Art of Raindrops in Limerick

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Instead of unpacking the boxes in our new living room, we are going to Limerick, a city on the River Shannon, 85 km from Galway, which I really like. The rain is falling more and more, but I have a striped umbrella and it fits the colorful Limerick doors in Victorian townhouses. On the fence of the “People’s Park” we are welcomed by pictures of the inhabitants, and under the autumn trees, there are sculptures of painted horses.

In my opinion, in Limerick, art emerges on every corner. Sometimes it is rebellious, or it can be dirty, annoying, or, on the contrary, very delicate like Songs and the Soil exhibition at Limerick City Gallery of Art.

Mark Garry has invited three other artists: Natalia Beylis, Padraig Cunningham, Sharon Phelanto to discover the relationship between landscape and sound. I see in their works the little joys of the earth, which we will not notice as we rush, but we have to open ourselves to them again, as in childhood, when we were happy with a blade of grass. However, this light art also hides greek tragedy and social elements. This is simply life!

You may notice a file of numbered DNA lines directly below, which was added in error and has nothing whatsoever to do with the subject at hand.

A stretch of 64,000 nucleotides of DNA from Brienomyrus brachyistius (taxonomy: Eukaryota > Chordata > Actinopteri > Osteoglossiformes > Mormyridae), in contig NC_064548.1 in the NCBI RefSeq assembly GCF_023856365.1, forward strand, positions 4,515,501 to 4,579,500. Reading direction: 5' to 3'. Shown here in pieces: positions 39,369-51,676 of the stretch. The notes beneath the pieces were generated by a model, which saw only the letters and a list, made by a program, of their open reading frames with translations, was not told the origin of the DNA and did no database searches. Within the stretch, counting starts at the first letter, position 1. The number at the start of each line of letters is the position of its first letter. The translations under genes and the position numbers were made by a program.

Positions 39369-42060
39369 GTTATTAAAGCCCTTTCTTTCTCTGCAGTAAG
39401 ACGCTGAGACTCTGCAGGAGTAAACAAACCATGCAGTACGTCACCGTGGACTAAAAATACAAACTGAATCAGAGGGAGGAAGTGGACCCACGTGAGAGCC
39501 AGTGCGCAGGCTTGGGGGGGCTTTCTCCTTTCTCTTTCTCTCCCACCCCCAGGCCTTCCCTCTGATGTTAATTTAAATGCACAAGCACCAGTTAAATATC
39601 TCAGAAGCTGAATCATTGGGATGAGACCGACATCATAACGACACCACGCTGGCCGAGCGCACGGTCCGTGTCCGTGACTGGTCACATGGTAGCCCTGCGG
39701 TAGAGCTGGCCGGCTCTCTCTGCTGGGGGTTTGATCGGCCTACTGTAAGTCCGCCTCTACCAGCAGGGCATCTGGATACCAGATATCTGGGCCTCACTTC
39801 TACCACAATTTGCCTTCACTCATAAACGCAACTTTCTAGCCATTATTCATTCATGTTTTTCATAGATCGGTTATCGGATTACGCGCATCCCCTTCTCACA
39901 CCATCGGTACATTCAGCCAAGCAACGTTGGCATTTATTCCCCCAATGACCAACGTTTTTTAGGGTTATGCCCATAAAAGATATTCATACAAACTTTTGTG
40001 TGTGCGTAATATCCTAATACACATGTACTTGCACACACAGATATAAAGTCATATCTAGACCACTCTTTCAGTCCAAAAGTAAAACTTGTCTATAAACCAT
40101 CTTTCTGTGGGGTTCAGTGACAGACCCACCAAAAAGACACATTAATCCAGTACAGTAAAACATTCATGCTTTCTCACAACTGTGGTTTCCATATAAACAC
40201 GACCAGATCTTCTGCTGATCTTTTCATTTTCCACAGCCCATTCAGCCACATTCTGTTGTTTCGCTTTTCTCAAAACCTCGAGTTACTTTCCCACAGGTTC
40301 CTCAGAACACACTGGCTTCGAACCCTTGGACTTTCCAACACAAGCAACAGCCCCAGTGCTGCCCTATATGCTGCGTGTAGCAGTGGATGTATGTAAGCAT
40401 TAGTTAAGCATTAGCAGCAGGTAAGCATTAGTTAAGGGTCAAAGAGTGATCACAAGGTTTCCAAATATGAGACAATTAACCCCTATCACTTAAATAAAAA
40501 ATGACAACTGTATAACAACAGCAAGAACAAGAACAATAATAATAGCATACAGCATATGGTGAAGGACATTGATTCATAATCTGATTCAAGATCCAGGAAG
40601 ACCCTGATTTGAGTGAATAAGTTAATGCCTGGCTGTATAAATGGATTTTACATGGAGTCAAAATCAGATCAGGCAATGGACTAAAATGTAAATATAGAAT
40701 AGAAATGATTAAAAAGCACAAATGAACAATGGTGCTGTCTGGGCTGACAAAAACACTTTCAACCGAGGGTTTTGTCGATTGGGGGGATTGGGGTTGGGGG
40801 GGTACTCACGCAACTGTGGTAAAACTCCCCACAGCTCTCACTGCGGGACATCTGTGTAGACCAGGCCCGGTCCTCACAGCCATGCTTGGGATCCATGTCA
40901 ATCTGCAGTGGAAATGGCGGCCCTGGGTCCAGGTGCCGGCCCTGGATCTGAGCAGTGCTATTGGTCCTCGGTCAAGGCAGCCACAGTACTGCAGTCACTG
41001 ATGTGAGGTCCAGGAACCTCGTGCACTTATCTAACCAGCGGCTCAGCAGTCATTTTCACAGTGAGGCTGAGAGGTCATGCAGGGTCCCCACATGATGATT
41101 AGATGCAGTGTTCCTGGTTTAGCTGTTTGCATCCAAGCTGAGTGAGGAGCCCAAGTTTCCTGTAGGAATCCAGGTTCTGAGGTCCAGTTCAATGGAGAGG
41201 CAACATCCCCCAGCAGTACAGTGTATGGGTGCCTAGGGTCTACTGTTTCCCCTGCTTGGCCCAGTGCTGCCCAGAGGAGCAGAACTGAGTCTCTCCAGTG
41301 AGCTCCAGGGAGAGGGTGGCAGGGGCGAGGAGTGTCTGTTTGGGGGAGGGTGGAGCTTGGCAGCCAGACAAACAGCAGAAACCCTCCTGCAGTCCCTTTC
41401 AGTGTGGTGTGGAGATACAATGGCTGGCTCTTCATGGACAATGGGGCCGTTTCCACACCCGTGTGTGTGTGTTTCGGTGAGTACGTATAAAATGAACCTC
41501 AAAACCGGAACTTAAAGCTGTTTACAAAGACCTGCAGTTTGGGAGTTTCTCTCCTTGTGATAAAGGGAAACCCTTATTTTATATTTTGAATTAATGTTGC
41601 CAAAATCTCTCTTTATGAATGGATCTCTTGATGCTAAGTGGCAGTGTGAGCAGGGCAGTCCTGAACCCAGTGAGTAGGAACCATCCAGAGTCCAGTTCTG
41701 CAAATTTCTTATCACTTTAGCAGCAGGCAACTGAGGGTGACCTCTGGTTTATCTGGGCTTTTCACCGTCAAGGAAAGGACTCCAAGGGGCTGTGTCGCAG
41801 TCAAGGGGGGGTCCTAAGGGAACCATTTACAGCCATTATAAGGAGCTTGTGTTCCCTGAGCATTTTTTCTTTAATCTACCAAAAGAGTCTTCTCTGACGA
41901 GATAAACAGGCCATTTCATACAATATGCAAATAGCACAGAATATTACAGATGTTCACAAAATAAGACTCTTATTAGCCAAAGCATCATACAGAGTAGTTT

From tiny beads braided on strings, the artist arranged a delicate landscape that is almost imperceptible, but as it turns out, it reflects the mathematical and logical arrangement of classical landscape painting. BTW, I loved wearing these beads as a teenager.

In the room on the ground floor, there is a meadow of creamy flowers that grow out of shells that looks like bones. In another room, on a metal square, sits a little butterfly, almost invisible. There is also the rainbow woven from many tiny threads. A calm and melody emanate from the artistic works.

Natalia Beylis put on the tiny white shelf a series of cobalt bottles with infusions of flowers and berries from which she had collected in her home county Leitrim. She left the flowers to charge into rainwater and sunlight while she played the music. Each little bottle has the title, name of the flower which is inside, and tracks/album of music she played for this work.

On Mallow Street, I see a boy counting raindrops on the windshield of the car. I look at this everyday poetry from the cafe window across the street, sipping an Americano from a big blue mug and munching on spinach and a giant mushroom on the sandwich. Miles Davis’ trumpet is walking between the conversations and selects an empty yellow chair against a backdrop of red doors. A bus goes down the street, and then an African woman in a colorful skirt passes by. The artist – Limerick, as dangerous or gangster as some would call him, continues to create. Go and discover this art.

In the video below you can meet artist Mark Garry and discover the ideas hidden in the artworks on this exhibition.

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